If the Church wants to take Jewish-Christian relations more seriously, more fundamental education about the Holocaust is sorely needed.  Recently, Cardinal Walter Kasper, in reflecting after forty years after Nostra Aetate, said further Jewish-Christian  relations will need three things in the future: deeper historical studies, dialogue in fundamental theology and advances in cooperative works of charity and social work (19).  Deeper historical studies must examine Church history with all its flaws and must examine our 20th century paradigm of evil.  Examining the nature of evil in such starkness and proximity to our own lives as well as examining our fragility and brokenness against the backdrop of a loving God of hesed can lead to mutual explorations of fundamental theologies.  The American bishops in their document on the Shoah have asked universities in particular to examine the moral choices that so-called believing Christians made during the Holocaust.  Why, for instance, did one group of ordinary middle-class men with families and businesses back home in Hanover, Germany become one of the deadliest execution battalions in the Third Reich, (20) while another group of people in a French parish community create a safe haven of their whole town for the Jews? (21) Why were some Christians bystanders or perpetrators while others were Righteous Gentiles?  I do not see Catholic universities taking on this challenge in any systematic fashion.  If we are really serious about advancing the dreams of  Nostra Aetate, we must face up to our past, repent and learn.  Holocaust education in some parts of the country is mandated from K-12 in public school systems.  It should be mandated in religious education core curriculum, and no graduate of a Catholic college should be able to be awarded a diploma without having somewhere examined the realities of the Holocaust as part of his or her core curriculum.

Liturgical Considerations

Annually, Jews from around the world remember the victims of the Holocaust in a day of remembrance, Yom Ha Shoah (Day of the Shoah), which has become part of their liturgical calendar.  Catholic Christians would do well to ensure the dreams and aspirations of Nostra Aetate if we also liturgically marked our calendars, not with a Christian version of Yom Ha Shoah, but rather with a Christian version of Yom Kippur (Day of Atonement).  Rather than the springtime, it might fit more suitably with the Feast of the Holy Cross in September.  We could use such a day to examine our personal sinfulness as well as the history of the many times we as a historical Church have sinned and failed to understand the mystery of the Cross.  Far too often in our history, the Cross has been used as a weapon, from the Crusades to the Inquisition to its twisted version in the swastika.  Reclaiming the power and mystery of the Cross can only begin with repentance.  Within liturgical circles, there is a favorite Latin adage, "lex orandi, lex credendi," or the law of prayer is the law of belief.  Once the Christian community really faces its own history and regularly repents and prays for forgiveness will we really come to believe in the intrinsic value of our older siblings in the faith and of those of other faiths.  Then, the dreams of Nostra Aetate can continue to grow.



1.        Robert Frost, "Stopping By Woods on a Snowy Evening," A Pocket Book of Robert Frost Poems (New York: Washington Square Press, 1960) 194.

2.        "Nostra Aetate: Declaration on the Relationship of the Church to Non-Christian Religions," Austin Flannery, ed., Vatican Council II: The Conciliar and Post Conciliar Documents (Minnesota: Liturgical Press, 1975) paragraph 4.

3.        ibid.

4.        ibid.

5.        Jules Isaac, Has Anti-Semitism Roots in Christianity? (New York: National Conference of Christians and Jews, 1961) 57.

6.        The word, Holocaust, will be used throughout this essay for that is what the event and the study of the event has come to be named in academia.  The preferred word for many, however, is that of Shoah.  The term, Holocaust, actually means "whole burnt offering" and since many feel that there was no offering whatsoever in this event, a better term is Shoah, which means annihilation.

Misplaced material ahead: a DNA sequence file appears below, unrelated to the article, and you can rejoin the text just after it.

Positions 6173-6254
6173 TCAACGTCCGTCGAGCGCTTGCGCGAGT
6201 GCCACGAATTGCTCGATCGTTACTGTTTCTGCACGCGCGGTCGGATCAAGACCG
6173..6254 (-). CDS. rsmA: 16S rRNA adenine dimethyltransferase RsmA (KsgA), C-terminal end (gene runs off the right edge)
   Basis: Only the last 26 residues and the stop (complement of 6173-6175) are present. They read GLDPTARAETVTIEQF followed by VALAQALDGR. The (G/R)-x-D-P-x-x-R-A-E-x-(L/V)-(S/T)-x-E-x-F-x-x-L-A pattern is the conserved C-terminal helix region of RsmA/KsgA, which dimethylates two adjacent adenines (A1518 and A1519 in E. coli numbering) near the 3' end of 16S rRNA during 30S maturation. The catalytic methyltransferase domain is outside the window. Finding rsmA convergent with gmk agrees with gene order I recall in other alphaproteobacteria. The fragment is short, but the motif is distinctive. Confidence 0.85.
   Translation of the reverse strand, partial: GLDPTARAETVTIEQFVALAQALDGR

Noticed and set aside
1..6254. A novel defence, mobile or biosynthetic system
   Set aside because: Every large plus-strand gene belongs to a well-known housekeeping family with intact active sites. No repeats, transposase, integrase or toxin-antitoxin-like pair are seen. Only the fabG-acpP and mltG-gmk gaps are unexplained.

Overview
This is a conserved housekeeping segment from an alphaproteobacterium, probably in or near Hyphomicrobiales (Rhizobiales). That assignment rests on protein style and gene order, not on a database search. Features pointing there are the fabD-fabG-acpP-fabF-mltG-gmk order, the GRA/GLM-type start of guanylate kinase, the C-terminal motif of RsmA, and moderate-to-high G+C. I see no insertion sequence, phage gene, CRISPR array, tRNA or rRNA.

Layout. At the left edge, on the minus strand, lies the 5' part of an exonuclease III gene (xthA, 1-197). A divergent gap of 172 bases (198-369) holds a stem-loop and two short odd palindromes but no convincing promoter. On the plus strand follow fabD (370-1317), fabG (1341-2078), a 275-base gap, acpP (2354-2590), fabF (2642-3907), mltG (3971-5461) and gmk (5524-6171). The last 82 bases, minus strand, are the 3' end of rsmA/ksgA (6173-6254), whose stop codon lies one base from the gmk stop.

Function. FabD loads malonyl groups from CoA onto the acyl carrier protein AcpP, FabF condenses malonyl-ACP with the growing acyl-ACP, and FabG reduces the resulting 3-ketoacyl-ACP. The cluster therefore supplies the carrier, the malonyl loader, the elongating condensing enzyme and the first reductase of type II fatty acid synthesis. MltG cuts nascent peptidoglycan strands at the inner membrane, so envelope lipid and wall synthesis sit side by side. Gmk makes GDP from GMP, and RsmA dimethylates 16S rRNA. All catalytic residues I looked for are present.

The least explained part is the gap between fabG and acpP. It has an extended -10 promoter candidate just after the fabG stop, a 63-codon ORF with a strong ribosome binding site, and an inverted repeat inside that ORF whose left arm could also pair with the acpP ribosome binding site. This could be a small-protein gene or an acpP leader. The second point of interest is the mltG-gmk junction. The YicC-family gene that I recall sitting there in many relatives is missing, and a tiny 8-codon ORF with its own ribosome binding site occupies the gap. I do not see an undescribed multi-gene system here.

7.        Yehuda Bauer, Rethinking the Holocaust (New Haven: Yale University Press, 2001) x-xi.

8.        Nostra Aetate, paragraph 4.

9.        "Guidelines and Suggestions for Jewish-Christian Relations," 1974, Unanswered Questions: Theological Views of Jewish-Christian Relations, ed. Roger Brooks (Notre Dame, IN: University of Notre Dame Press, 1988) 23-30.

10.     "Notes on the Correct Way to Present Jews and Judaism in Preaching and Catechesis in the Roman Catholic Church," 1982, Unanswered Questions: Theological Views of Jewish Christian Relations, ed. Roger Brooks (Notre Dame: University of Notre Dame, 1988) 31-47.

11.     Documents at the 50th anniversary of Auschwitz included: The Hungarian Bishops and Ecumenical Council of Churches Joint Statement of 1994, the German Bishops’ “Opportunity to Re-Examine Relations with the Jews” of 1995, The Polish Bishops’ statement on “The Victims of Nazi Ideology” of 1995, Archbishop Oscar Lipscomb’s “Commemorating the Liberation of Auschwitz” of 1995, the Dutch Bishops’ “Supported by One Root: Our Relationship to Judaism” of 1995, the Swiss Bishops’ “Confronting the Debate About the Role of Switzerland” of 1997, Cardinal William Keeler, US Bishops’ Statement, “Lessons to Learn from Catholic Rescuers” of 1997, the French Bishops’ “Declaration of Repentance” of 1997 and the Italian Bishops’ Letter to the Jewish Community of Italy” of 1998.

12.     "We Remember: A Reflection on the Shoah," Holy See's Commission for Religious Relations with the Jews, March 1988, Washington, D.C., USCC) I.

13.     ibid, IV.

14.     "Tertio Millennio Adveniente," Pope John Paul II (Boston: Pauline Books and Media, 1996) 18.

15.     Ibid. 33.

16.     "Novo Millennio Inuente," Pope John Paul II (Boston: Pauline Books and Media, 2000).

17.     "Our Hearts Are Burning Within Us," (Washington, D.C.: USCC, 1999).

18.     "Catholic Teaching on the Shoah: Implementing the Holy See's 'We Remember'," (Washington, D.C.: USCC, 2001).

19.     Jerry Filteau, "Cardinal Kasper cites three tasks for Catholic-Jewish Relations," The Pilot, vol. 76, no. 11, March 18, 2005, 12-15.

20.     Christopher R. Browning, Ordinary Men: Reserve Police Batalion 101 and the Final Solution in Poland (New York: Harper Perennial, 1992, 1998).

21.     Village of Le Chambon-sur-Lignon in the south of France.  This Protestant community hid approximately 5000 Jews during World War II - approximately its own population, in a "conspiracy of goodness" as described by filmmaker Pierre Sauvage in his documentary film, "Weapons of the Spirit," U.S.A., 1987.